Portable ultrasound device hooks to iPhone

A local doctor has helped develop a hand-held ultrasound device that works with an iPhone and drives down the price of the device to less than $2,000.  The hope is that one day people will be able to scan themselves and send the images to their doctor.

"I invented this because I wanted to empower individuals," Dr. Jonathan Rothberg says.

The company is called Butterfly Network.  They took all of the technology in a professional ultrasound machine and put it in a single chip so it is 50-times less expensive.

He says that is will allow two-thirds of the world, which has no access to medical imaging, to now have it.

"We're giving people a window into the human body," Dr. Rothberg says.

A user puts jell on the probe and then scans the body.  The user can actually use a split screen with the ultrasound image on the bottom of the screen and instructions on how to operate it on the top of the screen.

Dr. John Martin is the Chief Medical Officer with the company.  He actually used the ultrasound probe on himself during a demonstration at a hospital because his neck was a little swollen and the image gave him the shock of his life.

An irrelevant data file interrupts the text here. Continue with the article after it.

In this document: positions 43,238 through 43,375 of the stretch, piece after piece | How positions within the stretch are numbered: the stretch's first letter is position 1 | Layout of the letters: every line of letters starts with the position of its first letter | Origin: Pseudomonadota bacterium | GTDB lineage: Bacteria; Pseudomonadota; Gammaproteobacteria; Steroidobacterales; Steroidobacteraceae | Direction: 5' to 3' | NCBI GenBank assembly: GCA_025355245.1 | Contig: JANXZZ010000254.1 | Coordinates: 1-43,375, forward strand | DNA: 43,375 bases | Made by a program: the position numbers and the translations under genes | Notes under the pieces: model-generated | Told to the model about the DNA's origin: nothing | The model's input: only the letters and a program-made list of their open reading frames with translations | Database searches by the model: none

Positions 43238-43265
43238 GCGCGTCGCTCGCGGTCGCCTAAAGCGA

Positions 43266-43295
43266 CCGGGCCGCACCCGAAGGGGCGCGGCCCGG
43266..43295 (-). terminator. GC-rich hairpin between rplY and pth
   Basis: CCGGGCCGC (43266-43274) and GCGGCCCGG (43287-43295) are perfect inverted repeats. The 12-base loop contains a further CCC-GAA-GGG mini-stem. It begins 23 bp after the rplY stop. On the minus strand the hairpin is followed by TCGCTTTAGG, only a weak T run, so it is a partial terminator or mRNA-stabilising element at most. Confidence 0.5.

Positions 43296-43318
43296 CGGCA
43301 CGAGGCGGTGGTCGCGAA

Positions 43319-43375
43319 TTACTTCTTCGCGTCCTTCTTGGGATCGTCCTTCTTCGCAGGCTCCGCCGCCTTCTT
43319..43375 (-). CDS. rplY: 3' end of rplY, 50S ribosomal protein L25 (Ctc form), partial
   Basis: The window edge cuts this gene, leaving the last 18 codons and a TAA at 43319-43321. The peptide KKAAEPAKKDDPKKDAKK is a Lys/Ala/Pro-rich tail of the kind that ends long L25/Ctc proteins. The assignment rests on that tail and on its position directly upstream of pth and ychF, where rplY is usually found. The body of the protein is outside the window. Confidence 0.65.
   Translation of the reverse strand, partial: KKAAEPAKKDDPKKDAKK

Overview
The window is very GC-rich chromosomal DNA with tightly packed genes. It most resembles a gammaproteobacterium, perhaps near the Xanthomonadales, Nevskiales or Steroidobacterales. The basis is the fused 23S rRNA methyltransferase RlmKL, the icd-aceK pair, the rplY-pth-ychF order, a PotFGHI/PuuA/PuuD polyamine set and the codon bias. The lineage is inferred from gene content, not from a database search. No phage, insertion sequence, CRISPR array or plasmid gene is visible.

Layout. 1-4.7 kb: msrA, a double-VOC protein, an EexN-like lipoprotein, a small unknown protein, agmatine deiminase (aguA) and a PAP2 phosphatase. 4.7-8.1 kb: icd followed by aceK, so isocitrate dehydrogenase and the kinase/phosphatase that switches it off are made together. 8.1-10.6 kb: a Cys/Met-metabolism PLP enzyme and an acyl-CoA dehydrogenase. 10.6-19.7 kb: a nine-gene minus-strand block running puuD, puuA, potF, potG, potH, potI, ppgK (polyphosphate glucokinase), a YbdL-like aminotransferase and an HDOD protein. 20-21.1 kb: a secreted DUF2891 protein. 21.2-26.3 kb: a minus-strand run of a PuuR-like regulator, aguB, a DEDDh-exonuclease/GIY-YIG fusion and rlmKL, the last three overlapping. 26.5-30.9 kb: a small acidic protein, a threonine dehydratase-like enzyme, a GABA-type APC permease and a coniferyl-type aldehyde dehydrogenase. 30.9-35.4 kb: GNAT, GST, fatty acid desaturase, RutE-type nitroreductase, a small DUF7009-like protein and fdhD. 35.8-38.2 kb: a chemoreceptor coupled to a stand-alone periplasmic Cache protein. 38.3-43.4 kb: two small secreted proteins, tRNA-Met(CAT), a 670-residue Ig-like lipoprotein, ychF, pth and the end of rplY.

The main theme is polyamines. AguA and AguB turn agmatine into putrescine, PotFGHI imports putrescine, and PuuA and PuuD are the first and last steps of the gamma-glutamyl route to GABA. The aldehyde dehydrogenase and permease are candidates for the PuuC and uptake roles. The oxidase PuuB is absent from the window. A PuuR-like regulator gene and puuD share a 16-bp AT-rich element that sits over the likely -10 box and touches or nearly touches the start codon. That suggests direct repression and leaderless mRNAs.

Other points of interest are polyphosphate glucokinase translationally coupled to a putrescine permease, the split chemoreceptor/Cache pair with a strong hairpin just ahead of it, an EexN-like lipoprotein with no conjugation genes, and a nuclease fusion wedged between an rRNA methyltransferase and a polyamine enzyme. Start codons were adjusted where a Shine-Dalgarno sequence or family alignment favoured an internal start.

It helped to show that he had cancer.  He has since undergone surgery and just completed radiation treatment.

Dr. Martin says home use of the handheld ultrasound could speed up the process of diagnosis and treatment.

"The dilemma of 'should I go to the doctor, is there a problems', the answer lies in your hand and your iPhone," Dr. Martin says.

The company's says it hopes the device will be like thermometers, glucose meters and defibrillators. They started out in  labs, moved to hospitals and eventually into homes.

The device is currently only available to medical personnel.  It is unclear when I consumer model will be available.